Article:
Breast Cancer Prevention: Risk Factors

Breast Self Exam. National Cancer Institute

Is breast cancer prevention possible? It seems everyone you meet either has or knows someone who has had breast cancer. What do you need to know?

Why You Need To Know About Breast Cancer Prevention

In 2016, an estimated 246,660 women and 2,600 men will be diagnosed with invasive breast cancer in America. An additional 61,000 new cases of in situ breast cancer will be diagnosed in women. Although some of the factors that contribute to the development of breast cancer are known, there is no guaranteed way to prevent it. Yet by educating yourself and taking control of some lifestyle factors, you can lower your risk of developing breast cancer.

Understanding Your Risk of Breast Cancer

Your risk of developing breast cancer is calculated by looking at several factors, some of which you are born with, and some of which you can choose. Knowing your health background will help you and your doctor make good choices about lifestyle and health care, which can lower your risk of breast cancer. You can try online risk assessment tools, but don’t use these as a substitute for talking with your doctor.

Breast Cancer Risk Factors in Detail:

Risk Factors You Can’t Control

  • Gender - Women are more likely to develop breast cancer than men, but keep in ind that men do develop breast cancer.
  • Genes - A genetic predisposition is felt to be responsible for 5 to 10% of breast cancers.
  • Race - Whites are more likely to develop breast cancer than other races.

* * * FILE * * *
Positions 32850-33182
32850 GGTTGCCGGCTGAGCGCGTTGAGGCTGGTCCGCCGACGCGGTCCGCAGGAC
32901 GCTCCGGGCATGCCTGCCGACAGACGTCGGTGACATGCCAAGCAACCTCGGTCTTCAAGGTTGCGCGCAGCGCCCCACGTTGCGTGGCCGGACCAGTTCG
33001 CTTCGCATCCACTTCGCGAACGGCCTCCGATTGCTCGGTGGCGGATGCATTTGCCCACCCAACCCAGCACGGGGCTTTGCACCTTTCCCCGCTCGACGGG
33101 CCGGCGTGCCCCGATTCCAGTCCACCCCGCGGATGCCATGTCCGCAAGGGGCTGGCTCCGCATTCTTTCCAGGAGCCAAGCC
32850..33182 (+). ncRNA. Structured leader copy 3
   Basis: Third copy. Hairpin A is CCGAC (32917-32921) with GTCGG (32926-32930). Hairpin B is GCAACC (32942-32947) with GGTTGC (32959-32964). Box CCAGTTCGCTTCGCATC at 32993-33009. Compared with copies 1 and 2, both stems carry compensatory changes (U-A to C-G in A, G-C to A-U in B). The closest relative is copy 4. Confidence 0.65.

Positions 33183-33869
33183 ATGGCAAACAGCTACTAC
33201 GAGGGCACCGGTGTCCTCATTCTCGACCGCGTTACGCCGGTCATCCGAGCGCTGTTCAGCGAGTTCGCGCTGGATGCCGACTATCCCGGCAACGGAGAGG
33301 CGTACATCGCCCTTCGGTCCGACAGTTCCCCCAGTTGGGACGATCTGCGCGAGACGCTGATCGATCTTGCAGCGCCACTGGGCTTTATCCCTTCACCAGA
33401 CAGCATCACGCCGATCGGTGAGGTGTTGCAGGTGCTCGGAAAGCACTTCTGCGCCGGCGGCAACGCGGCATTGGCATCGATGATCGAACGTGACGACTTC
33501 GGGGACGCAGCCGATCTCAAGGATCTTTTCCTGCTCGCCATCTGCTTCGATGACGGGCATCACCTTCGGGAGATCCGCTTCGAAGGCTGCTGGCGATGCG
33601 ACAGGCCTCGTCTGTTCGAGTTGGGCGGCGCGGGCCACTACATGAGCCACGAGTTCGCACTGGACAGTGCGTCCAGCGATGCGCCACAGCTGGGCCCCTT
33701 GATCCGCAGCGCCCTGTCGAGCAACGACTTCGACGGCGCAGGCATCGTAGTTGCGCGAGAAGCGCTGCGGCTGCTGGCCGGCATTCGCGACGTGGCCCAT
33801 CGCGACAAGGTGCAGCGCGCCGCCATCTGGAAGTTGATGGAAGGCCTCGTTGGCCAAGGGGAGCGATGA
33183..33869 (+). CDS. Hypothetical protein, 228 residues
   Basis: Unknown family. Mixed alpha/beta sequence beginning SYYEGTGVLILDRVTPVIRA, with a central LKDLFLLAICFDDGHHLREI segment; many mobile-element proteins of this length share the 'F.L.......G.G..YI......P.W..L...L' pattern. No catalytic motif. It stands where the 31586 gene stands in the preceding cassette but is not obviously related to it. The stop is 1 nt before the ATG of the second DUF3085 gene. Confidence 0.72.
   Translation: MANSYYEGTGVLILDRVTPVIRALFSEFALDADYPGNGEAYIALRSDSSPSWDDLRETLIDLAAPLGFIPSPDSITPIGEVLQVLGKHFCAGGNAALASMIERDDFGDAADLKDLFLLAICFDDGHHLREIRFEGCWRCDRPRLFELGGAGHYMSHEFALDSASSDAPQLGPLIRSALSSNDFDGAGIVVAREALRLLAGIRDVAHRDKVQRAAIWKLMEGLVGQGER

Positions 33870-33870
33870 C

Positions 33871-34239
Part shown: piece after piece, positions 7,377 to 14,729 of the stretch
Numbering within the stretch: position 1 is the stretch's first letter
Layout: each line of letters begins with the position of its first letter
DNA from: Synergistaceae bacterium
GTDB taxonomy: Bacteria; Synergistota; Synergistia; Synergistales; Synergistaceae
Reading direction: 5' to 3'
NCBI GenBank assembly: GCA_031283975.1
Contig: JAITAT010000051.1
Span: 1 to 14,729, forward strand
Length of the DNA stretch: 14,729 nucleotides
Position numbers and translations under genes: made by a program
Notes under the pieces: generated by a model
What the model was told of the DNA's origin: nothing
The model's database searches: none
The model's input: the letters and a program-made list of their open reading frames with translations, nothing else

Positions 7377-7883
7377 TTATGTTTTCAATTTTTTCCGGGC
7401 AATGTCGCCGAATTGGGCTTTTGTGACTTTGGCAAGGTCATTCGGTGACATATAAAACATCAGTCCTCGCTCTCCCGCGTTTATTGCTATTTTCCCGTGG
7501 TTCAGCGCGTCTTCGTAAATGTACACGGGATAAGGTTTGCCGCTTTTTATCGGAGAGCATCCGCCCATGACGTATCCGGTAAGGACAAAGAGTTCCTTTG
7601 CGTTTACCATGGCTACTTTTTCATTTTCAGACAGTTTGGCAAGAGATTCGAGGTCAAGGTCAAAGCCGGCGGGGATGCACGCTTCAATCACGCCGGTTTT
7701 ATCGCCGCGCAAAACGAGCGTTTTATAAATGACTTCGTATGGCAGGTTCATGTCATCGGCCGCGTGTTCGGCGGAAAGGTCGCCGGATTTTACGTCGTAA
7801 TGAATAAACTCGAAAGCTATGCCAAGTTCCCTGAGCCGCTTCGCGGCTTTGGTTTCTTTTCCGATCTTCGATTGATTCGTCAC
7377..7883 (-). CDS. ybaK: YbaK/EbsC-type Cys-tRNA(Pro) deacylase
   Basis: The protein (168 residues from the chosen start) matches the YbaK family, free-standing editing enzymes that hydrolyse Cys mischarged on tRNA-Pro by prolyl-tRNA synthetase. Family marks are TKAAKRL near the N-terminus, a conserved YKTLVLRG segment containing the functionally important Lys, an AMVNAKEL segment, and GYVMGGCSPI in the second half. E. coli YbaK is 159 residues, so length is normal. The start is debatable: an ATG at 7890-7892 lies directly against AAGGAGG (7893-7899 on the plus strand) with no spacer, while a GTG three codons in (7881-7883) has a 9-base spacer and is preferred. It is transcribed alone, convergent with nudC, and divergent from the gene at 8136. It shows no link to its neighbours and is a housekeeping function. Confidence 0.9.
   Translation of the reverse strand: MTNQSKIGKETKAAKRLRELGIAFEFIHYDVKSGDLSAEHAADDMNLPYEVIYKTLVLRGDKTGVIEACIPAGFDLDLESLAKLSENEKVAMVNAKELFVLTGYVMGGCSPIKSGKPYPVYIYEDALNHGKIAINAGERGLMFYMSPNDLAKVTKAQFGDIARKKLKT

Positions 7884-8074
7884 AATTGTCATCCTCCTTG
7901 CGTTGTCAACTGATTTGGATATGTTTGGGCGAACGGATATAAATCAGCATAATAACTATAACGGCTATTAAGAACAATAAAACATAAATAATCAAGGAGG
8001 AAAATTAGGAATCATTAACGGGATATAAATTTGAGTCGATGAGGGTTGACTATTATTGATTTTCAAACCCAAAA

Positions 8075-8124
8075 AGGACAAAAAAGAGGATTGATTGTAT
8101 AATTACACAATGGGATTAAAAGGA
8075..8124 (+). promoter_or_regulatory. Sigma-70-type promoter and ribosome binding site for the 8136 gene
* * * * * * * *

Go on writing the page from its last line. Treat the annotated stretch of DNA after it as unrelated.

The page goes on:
• Age - The risk of breast cancer increases with age.
  • Drugs and treatments - Some medications may increase and others decrease risk.
  • Menses onset and age of menopause- An early age of menarche (first period) or late menopause increase the risk of breast cancer.
  • Medical radiation to the chest - Radiation therapy to the chest, for example for Hodgkin's disease, increases the risk of breast cancer, especially radiation at a young age.
  • Dense breasts - Women with dense breasts are more likely to develop the disease than women without dense breasts.

Risk Factors You Can Control

Lower Your Risk of Breast Cancer

Whether you are at low or high risk, you have many options to lower your risk. When it’s found at an early stage, breast cancer can effectively be treated, and there are several ways to help prevent recurrence. Take responsibility for your breast health.

Protect Your Breast Health

Breast Cancer Risk Myths

There are any number of myths about the causes of breast cancer that have been passed around in recent years. We are hearing that things like grapefruit may increase the risk of developing breast cancer. Here are 10 common questions about breast cancer with what we know at this time.

Ongoing Research – the Future of Breast Cancer Prevention

Will breast cancer ever be preventable? Researchers hope so, and the National Cancer Institute says that clinical trials for high-risk women have been done.

Chemoprevention - Since estrogen fuels 80% of all breast cancers, the trials have focused on drugs that affect estrogen levels. Selective estrogen receptor modulators (SERMs) such as Tamoxifen and Raloxifene have been tested and appear to help prevent the development of breast cancer. Aromatase inhibitors, such as exemestane and anastrozole, help prevent estrogen production and are being evaluated for their ability to prevent breast cancer.

Genetic Predisposition - Genetic tests for BRCA1 and BRCA2 are now available to help women determine the degree of risk they may face. In very high-risk patients, preventive mastectomy may be considered, as well as oophorectomy (removal of ovaries to lower estrogen levels). If you have a family history of breast cancer, talk to your doctor about the options that would lower your risk.

View Article Sources
  • National Cancer Institute. Breast Cancer Prevention. Updated 10/22/15.
  • American Cancer Society. Cancer Facts and Figures 2015.
  • National Cancer Institute. PDQ Cancer Information Summaries (Internet). Breast Cancer Prevention (PDQ) Health Professional Version. Published online 12/16/15.